Venture capital firm Beringea invests in Ferndale’s Livio Radio

It looks like the signal between Beringea and Livio Radio is coming through crystal clear now that the Farmington Hills-based venture capital firm is investing in the high-tech radio maker from Ferndale.

The terms of the deal have not been disclosed, but the investment from Michigan’s largest VC firm will allow Livio Radio to launch new products for its Internet radio line, while expanding sales and marketing efforts.

“What really attracted us to the company was its founder, Jake Sigal,” says David Ruby, an associate with Beringea who helped broker the deal. “He had a lot of success with other companies before forming his own. It’s really a bet on his talent and his ability to develop products for his company.”

Sigal, 28, helped create the first USB turntable. He founded Livio Radio in 2008 when he created a simple radio that let users listen to popular Internet radio station Pandora. It now allows users to listen to NPR and 16,000 additional stations from around the world. That has allowed the firm to expand to 10 employees and five independent contractors. It recently added four positions and expects to add three more before the year is out.

“We’re doing well,” Sigal says. “We have retail distribution in the U.S. and Canada. Plus, we have a lot of stuff coming down the road.”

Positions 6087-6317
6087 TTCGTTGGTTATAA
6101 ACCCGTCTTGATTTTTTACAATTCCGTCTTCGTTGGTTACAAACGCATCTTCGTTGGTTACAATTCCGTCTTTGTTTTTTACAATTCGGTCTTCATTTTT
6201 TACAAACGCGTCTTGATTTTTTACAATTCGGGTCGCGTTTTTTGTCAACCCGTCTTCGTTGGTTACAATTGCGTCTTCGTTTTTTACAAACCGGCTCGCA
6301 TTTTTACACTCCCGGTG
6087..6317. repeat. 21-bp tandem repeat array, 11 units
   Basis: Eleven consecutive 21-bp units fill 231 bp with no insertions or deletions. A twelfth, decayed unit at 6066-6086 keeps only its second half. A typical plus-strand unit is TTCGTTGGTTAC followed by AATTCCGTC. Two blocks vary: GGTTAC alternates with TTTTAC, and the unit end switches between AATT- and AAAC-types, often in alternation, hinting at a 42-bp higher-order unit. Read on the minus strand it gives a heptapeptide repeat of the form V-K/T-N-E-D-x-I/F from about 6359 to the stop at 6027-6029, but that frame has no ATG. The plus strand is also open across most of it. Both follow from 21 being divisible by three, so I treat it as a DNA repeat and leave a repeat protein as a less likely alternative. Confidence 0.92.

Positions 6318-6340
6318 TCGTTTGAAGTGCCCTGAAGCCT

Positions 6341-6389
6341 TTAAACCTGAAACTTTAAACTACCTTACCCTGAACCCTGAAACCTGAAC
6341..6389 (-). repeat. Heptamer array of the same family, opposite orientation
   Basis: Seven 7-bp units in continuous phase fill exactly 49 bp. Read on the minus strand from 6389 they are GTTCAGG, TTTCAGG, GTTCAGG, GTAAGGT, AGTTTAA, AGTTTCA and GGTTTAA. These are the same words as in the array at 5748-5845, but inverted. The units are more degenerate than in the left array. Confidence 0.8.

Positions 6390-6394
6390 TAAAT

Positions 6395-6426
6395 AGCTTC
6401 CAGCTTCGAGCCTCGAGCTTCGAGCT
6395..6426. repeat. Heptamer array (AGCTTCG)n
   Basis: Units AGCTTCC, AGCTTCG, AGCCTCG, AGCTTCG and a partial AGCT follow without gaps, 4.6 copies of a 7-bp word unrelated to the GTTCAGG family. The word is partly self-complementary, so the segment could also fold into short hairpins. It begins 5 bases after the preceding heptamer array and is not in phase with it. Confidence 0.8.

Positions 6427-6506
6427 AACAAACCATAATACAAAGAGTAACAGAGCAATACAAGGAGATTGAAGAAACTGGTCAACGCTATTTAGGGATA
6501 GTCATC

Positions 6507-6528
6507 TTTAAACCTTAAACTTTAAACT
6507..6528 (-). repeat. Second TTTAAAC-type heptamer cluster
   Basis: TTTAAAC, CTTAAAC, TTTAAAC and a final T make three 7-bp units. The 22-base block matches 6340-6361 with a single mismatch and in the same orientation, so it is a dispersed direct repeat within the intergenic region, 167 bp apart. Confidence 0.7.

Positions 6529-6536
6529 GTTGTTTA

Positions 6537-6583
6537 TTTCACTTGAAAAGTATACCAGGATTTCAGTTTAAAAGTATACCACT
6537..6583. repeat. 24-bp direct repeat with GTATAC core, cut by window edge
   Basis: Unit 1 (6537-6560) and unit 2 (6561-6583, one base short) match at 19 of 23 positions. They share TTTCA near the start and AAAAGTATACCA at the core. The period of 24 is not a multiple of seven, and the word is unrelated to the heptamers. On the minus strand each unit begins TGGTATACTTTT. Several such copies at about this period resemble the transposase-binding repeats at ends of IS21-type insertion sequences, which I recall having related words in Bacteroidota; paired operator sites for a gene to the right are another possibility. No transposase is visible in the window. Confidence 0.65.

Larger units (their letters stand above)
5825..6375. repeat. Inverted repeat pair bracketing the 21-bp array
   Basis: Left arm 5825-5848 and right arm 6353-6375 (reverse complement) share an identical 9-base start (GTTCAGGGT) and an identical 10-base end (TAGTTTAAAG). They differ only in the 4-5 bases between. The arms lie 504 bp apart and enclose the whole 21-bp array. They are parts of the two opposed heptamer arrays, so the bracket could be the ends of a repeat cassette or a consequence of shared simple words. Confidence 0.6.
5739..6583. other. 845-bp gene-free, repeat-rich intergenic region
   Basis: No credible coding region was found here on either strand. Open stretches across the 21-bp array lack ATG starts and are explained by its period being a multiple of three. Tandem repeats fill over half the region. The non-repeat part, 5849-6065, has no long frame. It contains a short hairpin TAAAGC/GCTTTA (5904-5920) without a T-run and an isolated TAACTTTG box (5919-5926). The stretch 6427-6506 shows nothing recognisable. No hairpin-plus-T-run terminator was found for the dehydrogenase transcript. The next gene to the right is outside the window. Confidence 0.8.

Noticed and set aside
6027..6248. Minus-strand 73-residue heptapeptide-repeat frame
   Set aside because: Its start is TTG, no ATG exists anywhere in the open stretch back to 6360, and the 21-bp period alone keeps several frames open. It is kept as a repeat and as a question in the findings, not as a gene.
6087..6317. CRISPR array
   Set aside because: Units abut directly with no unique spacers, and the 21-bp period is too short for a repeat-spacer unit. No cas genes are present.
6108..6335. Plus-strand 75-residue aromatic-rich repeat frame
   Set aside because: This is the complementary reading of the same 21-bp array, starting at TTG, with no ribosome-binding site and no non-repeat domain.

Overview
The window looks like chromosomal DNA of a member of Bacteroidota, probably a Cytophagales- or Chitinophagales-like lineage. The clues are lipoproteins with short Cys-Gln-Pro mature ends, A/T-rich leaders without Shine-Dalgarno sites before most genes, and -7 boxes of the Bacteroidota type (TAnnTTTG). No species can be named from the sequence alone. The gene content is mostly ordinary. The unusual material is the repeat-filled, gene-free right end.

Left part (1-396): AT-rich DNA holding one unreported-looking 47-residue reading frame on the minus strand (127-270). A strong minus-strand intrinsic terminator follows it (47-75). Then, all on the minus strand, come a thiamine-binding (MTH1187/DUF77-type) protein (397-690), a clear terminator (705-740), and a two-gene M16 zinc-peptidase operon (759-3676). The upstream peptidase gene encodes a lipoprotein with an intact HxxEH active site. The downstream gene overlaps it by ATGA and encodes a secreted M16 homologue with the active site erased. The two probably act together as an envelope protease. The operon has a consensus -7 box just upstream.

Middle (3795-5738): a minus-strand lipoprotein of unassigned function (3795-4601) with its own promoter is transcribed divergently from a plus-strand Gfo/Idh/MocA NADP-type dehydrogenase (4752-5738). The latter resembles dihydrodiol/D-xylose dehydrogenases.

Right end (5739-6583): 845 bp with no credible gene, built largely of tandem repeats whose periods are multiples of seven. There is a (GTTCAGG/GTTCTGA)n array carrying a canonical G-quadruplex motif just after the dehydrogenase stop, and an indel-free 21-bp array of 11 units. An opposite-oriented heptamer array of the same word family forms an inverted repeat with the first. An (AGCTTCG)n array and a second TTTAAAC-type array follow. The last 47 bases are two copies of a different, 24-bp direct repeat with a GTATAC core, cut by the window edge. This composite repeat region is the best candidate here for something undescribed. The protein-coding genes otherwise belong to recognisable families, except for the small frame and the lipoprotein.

Livio Radio recently launched an iPhone application, the Livio Car Internet Radio, that lets users access Internet radio stations during their ride. It’s also working on apps for other smart phones and the iPad. More products are also cooking further down the road thanks to the recent infusion of venture capital.

That money comes at a time when venture capital, seed capital, and financing of just about any kind is hard to come by in the wake of the recent financial crisis. Sigal says he has been working for months to land Beringea’s “smart money” (a combination of cash and business expertise) in his start-up, which has already raised a couple of rounds of seed capital from angel investors.

“I was successful because I was boot strapping all the way,” Sigal says. “That’s why I was successful — by pitching a product and not a story.”

Source: Jake Sigal, CEO of Livio Radio and David Ruby, an associate with Beringea
Writer: Jon Zemke